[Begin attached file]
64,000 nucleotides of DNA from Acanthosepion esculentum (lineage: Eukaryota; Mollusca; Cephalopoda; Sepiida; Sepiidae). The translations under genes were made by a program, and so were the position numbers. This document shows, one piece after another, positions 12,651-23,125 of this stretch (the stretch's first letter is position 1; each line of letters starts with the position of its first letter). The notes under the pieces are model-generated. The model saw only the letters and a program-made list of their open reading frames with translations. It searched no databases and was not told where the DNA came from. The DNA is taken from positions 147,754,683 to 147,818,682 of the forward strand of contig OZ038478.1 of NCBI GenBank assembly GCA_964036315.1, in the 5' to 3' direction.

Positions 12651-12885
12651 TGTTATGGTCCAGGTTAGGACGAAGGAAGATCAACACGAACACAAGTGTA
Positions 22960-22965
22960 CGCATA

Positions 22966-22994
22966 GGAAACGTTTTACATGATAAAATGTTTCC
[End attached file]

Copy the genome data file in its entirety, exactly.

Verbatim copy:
64,000 nucleotides of DNA from Acanthosepion esculentum (lineage: Eukaryota; Mollusca; Cephalopoda; Sepiida; Sepiidae). The translations under genes were made by a program, and so were the position numbers. This document shows, one piece after another, positions 12,651-23,125 of this stretch (the stretch's first letter is position 1; each line of letters starts with the position of its first letter). The notes under the pieces are model-generated. The model saw only the letters and a program-made list of their open reading frames with translations. It searched no databases and was not told where the DNA came from. The DNA is taken from positions 147,754,683 to 147,818,682 of the forward strand of contig OZ038478.1 of NCBI GenBank assembly GCA_964036315.1, in the 5' to 3' direction.

Positions 12651-12885
12651 TGTTATGGTCCAGGTTAGGACGAAGGAAGATCAACACGAACACAAGTGTA
Positions 22960-22965
22960 CGCATA

Positions 22966-22994
22966 GGAAACGTTTTACATGATAAAATGTTTCC